The European Commission has published two draft directives on the supply of digital content and the online sale of goods that aim to help harmonise consumer law across Europe. In proposing these new laws, the European Union is making progress towards one of the main goals in its Digital Single Market Strategy (announced in May 2015), which is concerned with strengthening the European digital economy and increasing consumer confidence in online trading across EU Member States. According to the Commission, only 12% of EU retailers sell online to consumers in other EU countries, while more than three times as many sell online in their own country. The Commission has also announced a plan to carry out a fitness check of other existing European consumer protection laws.

This article outlines the potential implications of these latest developments, with a particular focus on the UK and Germany.

DIGITAL CONTENT AND ONLINE SALES OF GOODS

This is not the first time that the Commission has tried to align consumer laws across the EU: the Commission’s last attempt at a Common European Sales Law faltered in 2015. But the Commission has now proposed two new directives dealing with contracts for the supply of digital content (“Draft Digital Content Directive”) and sales of online goods (“Draft Online Goods Directive”) (together, the “Proposed Directives”). The Online Goods Directive will replace certain aspects of an Existing Sales of Consumer Goods and Associated Guarantees Directive (“Existing Goods Directive”), whereas the Digital Cotent Directive introduces a new set of rights for consumers when they buy digital content across the EU.

Part of the issue with previous EU legislative initiatives in this area is that “harmonised” has really meant “the same as long as a country doesn’t want to do anything different”. This time, the Proposed Directives have been drafted as so-called “maximum harmonisation measures”, which would preclude Member States from providing any greater or lesser protection for the matters falling within their scope. The Commission hopes that this consistent approach across Member States will encourage consumers to enter into transactions across EU borders, while also allowing suppliers to simplify their legal documentation by using a single set of terms and conditions for all customers within the EU.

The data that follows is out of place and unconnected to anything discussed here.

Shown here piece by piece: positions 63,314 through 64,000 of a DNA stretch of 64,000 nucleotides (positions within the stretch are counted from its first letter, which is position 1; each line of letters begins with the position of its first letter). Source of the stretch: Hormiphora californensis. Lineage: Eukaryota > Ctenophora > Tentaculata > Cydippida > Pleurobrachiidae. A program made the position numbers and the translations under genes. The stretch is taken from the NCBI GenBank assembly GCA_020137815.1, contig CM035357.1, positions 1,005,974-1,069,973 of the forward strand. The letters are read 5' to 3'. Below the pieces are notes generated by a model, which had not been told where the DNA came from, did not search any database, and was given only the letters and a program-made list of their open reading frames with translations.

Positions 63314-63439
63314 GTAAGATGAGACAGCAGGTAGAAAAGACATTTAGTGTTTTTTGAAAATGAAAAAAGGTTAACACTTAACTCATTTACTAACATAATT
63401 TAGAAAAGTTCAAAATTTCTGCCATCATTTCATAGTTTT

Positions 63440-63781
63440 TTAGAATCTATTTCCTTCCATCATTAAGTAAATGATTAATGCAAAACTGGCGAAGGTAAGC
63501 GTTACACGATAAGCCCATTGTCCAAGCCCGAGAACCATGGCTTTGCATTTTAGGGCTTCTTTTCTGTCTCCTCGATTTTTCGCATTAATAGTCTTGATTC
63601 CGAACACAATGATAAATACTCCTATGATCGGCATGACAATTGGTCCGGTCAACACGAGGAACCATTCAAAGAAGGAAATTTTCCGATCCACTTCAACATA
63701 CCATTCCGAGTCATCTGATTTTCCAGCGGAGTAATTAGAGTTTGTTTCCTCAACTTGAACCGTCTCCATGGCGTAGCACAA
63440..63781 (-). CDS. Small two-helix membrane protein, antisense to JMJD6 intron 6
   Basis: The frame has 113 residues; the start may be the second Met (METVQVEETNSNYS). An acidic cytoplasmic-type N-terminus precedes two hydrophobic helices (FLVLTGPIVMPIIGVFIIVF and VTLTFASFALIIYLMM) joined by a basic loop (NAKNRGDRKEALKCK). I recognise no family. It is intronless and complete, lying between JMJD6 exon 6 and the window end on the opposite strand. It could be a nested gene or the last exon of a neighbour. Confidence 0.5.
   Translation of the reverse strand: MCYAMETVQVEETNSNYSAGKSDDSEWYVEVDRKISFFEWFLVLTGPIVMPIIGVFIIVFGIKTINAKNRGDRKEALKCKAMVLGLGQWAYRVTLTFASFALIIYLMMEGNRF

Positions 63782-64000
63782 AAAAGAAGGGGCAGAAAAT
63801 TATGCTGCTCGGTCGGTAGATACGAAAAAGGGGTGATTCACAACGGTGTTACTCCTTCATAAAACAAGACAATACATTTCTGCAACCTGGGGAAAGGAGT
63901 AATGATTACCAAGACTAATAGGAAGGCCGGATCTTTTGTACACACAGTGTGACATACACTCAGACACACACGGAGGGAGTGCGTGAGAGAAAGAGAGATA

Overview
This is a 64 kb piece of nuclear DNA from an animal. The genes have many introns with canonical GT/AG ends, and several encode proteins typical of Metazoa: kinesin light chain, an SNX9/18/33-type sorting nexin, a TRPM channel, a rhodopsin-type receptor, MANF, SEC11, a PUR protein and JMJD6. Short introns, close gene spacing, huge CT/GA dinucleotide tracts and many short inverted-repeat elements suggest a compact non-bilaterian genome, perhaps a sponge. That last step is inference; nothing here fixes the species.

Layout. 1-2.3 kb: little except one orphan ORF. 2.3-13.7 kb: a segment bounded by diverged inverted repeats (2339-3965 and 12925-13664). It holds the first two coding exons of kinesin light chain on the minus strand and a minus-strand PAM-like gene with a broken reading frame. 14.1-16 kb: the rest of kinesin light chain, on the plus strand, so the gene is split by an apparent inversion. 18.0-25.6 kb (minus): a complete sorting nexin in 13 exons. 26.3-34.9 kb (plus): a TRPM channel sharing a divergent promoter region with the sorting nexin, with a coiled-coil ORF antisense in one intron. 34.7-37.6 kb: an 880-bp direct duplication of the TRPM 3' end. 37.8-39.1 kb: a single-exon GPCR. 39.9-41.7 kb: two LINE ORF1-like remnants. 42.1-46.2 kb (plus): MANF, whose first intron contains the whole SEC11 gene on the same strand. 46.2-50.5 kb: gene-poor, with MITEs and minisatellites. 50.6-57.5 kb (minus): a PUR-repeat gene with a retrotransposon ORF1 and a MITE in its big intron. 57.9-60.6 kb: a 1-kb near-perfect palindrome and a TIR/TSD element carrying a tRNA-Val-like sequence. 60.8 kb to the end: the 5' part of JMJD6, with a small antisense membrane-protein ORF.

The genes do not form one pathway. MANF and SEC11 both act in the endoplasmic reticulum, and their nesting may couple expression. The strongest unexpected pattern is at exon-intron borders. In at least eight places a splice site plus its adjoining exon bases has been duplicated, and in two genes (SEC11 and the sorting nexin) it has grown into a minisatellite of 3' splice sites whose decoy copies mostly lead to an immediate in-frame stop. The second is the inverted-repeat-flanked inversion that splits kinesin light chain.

The Proposed Directives will need to be adopted by the EU Parliament and Council before becoming law. Member States would then have two years to transpose the Proposed Directives into national law.

CONSUMER PROTECTION FITNESS CHECK

Following publication of the Proposed Directives, the Commission also published a roadmap setting out its plan to carry out a “fitness check” of six consumer protection directives (the Misleading and Comparative Directive, Unfair Commercial Practices Directive, Price Indication Directive, Unfair Contract Terms Directive, Sales and Guarantee Directive and Injunctions Directive (“CP Directives”)), with the aim of assessing the effectiveness, efficiency, coherence and relevance of the CP Directives.

The Commission will look at the extent to which the fundamental objectives of the CP Directives have been achieved, whether further harmonisation is necessary, whether there is potential for complication of the current regulatory framework and whether there is scope of consolidation of EU consumer law. The Commission will also consider whether the Unfair Contract Terms Directive should be reinforced by a blacklist of terms that are always deemed to be unfair.

The Commission also wishes to look at whether consumer rules should also apply in business-to- business (B2B) transactions, in particular, transactions with small and medium-sized enterprises (SMEs) and not-for-profit entities that don’t qualify as consumers under the current rules. Lastly (with the rise of the sharing economy in mind), the Commission wants to review the issues arising in both consumer-to-consumer transactions and consumer-to-business relations.